I am teaching my 11 year old daughter to drive. “When you merge into traffic, be aware that you have to keep up to speed for the cars behind you and also for the cars that you are merging into. And be sure to check your mirrors to make sure that you have enough space to merge.”
No, my daughter is not behind the wheel. She is sitting in the car next to me as I drive. And every single instance on the road is a teachable moment. After all, in less than 5 years she will be the one behind the wheel, handling a vehicle that weighs 10 times more than her. And she will be responsible for all those on the road or in the car with her. 5 years is a relatively short time to teach her all she needs to know about driving before that day arrives.
“When it’s raining, drive slower. The roads are more slick and slippery, and the water can coat your brakes, making it hard to stop the car on a dime. Leave enough room between you and the car in front of you so that you don’t have to slam on the brakes.”
As if to prove my point, we passed by a car that had spun out and was stuck in a muddy field. The driver and passenger were busy pushing the car in the mud to no avail as the tow truck driver was on its way. We had chosen to take the long way around to avoid merging into the heavy traffic, and I was glad that we had. This rainy day was not the day to try and merge into fast moving traffic on these slick roads.
We got onto the freeway and I merged into traffic. The spray from the water created a shield of mist between each car. Just 20 yards up, a truck in the fast lane was merely a blur except for their red backlights.
“See how hard it is to see that car in front of us? That’s why you have to drive with the lights on when it is raining.”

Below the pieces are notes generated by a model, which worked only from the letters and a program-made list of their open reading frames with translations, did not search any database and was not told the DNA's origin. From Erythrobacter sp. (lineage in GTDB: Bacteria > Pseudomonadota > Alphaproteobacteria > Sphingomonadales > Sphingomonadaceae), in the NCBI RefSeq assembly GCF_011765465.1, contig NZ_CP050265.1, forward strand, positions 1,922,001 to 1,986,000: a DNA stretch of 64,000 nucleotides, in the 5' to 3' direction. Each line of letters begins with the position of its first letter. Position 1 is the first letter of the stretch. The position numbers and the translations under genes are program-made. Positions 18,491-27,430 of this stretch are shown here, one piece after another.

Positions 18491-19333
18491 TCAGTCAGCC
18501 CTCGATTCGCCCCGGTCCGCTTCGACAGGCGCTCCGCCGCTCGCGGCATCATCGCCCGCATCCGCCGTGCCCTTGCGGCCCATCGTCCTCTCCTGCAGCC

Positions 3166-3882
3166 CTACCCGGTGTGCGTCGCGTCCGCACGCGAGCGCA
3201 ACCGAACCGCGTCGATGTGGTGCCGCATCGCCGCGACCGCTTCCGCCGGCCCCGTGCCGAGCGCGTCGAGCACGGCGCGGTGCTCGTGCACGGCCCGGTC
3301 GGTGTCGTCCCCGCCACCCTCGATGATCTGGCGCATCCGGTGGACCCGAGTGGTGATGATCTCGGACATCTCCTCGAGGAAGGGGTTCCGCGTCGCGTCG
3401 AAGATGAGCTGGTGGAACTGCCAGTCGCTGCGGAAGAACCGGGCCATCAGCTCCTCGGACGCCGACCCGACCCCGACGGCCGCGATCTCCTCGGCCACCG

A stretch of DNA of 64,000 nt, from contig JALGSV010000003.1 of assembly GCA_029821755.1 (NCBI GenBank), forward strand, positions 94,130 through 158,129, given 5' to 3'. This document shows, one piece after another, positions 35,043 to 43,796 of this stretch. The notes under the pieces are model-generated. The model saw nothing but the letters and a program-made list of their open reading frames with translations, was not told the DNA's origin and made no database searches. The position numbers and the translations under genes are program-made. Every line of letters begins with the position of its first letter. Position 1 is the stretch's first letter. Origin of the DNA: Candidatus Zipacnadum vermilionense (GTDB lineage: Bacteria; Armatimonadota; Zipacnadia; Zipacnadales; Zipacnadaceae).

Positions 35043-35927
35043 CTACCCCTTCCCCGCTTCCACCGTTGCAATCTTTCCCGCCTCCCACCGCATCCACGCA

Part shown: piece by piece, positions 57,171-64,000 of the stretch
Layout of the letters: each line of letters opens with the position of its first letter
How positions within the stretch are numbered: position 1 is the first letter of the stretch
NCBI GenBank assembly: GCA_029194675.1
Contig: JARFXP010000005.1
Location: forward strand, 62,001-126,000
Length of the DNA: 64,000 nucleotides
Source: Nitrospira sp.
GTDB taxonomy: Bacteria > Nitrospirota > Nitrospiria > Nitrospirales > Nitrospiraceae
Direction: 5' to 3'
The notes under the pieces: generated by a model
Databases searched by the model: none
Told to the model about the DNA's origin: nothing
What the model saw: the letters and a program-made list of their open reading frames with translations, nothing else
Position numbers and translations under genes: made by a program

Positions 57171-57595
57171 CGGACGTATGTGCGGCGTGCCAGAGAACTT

“Are your lights on?” she asked. “Because it doesn’t look like it.”
“They’re on, but it’s not so that we can see better, it’s so that other drivers can see us.”
My daughter is very interested in learning about driving. Even when she rolls her eyes at me at times when I am speaking to her about anything else, she never fails to pay close attention when I give her driving tips. “Where are the brakes?” “How am I supposed to hold the wheel?” “How do you keep your eyes on the road and know that there’s a car next to you?” Almost every time we are in the car with each other, there is something new I can tell her about driving.
I dropped my son off first at school, then my daughter at hers. After wishing her a good day, I got back on the road and back on the freeway to home. Traffic slowed to a crawl. Up ahead there were flashing lights of a police car and a tow truck. Upon first glance I thought that it was a traffic stop. But then the third car came into view. It was on its side, the top of the car caved in against the middle barrier. It had obviously slid off the road and catapulted against the dividing wall with incredible force. The car appeared almost flat. The officer was next to the vehicle. It looked grim. I breathed a sigh of relief as a baseball capped head emerged from the passenger side window, the side of the car that was now the top. But it was unclear whether there was anyone else in the car with them. I said a little prayer as I drove past, and thought about my own children driving one day in these conditions.
Yes, it is never too early to give your child driving tips. They don’t even need a learner’s permit to learn.